Chris “Willko” Wilkinson (SCAT paramedic) shared this handy trick of the trade during a recent simulation session.
Road primary job to a school where a 6 year old girl is in severe respiratory distress with known asthma. On arrival sats are 85% on a non rebreather, RR40, poor air entry bilaterally and responding only to pain. Minimal response to IM adrenaline (Review of adrenaline in asthma)
Airway secured by rapid sequence intubation. We see a good CO2 trace but she is very hard to bag.
How can we deliver salbutamol to the bronchioles of this patient in the prehospital setting?
Options in our kit:
- Salbutamol metered dose inhaler but patient is intubated
- 5mg IV salbutamol but no infusion pump.
- 5 x 5mg salbutamol nebules but no T-piece in our interhospital pack.
- Sabutamol Metered Dose Inhaler
- 30ml Syringe
- Patient connector with suction port from an Adult Oxylog 3000 disposable circuit
The patient connector is the most distal piece from an adult Oxylog 3000 disposable circuit.
Putting it together
- Attach the Oxylog patient connector to the ETT and continue bagging the patient SLOWLY (to prevent hyperinflation)
- Pull the plunger out of the syringe
- Put the Salbutamol cartridge in the syringe barrel and replace the plunger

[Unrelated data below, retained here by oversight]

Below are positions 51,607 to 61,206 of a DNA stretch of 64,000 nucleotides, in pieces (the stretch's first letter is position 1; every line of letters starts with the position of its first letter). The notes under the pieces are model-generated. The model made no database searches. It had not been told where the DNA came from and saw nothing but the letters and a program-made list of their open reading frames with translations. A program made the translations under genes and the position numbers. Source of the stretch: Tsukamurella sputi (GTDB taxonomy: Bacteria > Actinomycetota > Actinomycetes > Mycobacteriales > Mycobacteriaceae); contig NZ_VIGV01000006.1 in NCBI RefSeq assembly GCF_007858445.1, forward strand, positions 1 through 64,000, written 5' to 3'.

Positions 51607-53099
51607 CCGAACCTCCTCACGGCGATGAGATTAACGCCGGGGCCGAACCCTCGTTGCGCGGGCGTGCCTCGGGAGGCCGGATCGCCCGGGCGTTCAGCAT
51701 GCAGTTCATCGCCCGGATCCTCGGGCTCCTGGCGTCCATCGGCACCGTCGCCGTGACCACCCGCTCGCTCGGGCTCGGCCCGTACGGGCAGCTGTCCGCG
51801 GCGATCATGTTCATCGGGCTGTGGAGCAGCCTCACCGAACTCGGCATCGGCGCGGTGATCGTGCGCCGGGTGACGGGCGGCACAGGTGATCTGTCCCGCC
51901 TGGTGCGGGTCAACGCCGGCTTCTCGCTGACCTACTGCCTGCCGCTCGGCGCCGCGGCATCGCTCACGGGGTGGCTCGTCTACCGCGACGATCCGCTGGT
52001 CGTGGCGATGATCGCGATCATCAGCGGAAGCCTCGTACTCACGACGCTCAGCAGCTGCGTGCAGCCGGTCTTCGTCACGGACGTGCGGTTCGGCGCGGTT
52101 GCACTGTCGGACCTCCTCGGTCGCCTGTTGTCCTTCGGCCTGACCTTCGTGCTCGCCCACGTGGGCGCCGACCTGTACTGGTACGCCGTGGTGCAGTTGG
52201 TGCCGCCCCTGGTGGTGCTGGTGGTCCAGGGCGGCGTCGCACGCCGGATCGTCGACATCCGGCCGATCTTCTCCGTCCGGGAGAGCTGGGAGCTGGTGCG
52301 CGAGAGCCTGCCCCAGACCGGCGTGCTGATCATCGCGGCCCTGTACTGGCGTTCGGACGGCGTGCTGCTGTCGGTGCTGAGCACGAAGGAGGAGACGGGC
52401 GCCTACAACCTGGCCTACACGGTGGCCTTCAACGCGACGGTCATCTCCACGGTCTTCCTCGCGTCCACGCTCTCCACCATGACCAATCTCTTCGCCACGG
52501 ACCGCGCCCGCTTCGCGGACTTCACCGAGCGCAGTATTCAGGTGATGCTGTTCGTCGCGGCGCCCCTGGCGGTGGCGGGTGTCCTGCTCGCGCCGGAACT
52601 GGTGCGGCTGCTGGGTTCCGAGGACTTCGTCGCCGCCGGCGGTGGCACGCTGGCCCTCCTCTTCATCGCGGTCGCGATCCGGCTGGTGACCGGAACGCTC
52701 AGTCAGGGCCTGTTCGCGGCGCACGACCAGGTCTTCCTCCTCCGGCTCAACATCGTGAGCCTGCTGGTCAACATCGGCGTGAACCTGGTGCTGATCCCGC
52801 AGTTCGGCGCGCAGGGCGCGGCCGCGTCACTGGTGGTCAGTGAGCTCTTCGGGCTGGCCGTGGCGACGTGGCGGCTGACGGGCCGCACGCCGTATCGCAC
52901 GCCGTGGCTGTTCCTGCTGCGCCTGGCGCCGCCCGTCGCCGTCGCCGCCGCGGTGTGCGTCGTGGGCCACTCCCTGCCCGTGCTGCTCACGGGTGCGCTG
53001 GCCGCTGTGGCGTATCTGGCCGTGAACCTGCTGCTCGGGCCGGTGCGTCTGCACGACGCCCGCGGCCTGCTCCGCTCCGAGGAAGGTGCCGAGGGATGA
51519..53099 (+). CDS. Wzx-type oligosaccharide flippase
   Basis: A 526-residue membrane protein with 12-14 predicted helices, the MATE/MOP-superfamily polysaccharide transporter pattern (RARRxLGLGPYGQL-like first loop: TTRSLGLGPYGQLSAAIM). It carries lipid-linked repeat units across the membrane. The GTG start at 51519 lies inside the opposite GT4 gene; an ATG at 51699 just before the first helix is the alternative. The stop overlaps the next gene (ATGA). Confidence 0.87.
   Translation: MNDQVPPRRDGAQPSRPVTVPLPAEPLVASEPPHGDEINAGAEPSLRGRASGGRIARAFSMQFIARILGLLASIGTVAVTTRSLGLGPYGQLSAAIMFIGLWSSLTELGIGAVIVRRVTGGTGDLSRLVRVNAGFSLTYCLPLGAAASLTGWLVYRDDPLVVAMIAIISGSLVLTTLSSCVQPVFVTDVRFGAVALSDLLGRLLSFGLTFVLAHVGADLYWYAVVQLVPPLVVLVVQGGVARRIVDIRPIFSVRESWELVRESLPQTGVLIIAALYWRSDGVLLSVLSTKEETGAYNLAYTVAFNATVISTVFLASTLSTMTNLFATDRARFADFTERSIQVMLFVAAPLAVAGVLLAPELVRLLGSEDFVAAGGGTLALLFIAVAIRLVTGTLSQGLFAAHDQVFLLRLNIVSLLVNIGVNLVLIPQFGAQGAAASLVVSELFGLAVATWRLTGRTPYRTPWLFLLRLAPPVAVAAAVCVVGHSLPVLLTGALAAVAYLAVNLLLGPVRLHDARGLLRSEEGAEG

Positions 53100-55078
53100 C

- Spray salbutamol through the suction port of the oxylog patient connector in synchrony with bagging
Here’s a 2 minute video showing how to do it in real time
A bolus dose is 10mcg/kg every 15min (critical care drugs)
That’s 250mcg in this 25kg 6 year old. So we could dilute 5mg in 50ml giving us 5omcg/ml and bolus 5ml every 15min.
The infusion dose is 5-10 mcg/kg/min (RCH drug doses online).
So if we put 5mg in 250ml of saline and run it in over 20 minutes we will be getting about 250mcg/min but our transport time may be longer than this and we run a greater risk of causing hypokalaemia.
However the evidence for IV salbutamol is not great and some question whether we should be using it at all. Nonetheless I would probably use it for this child IF I could find the dose, figure out an appropriate dilution and run it at a safe rate without the aid of an infusion pump. A review of the management of life threatening asthma was recently published in the British Journal of Anaesthesia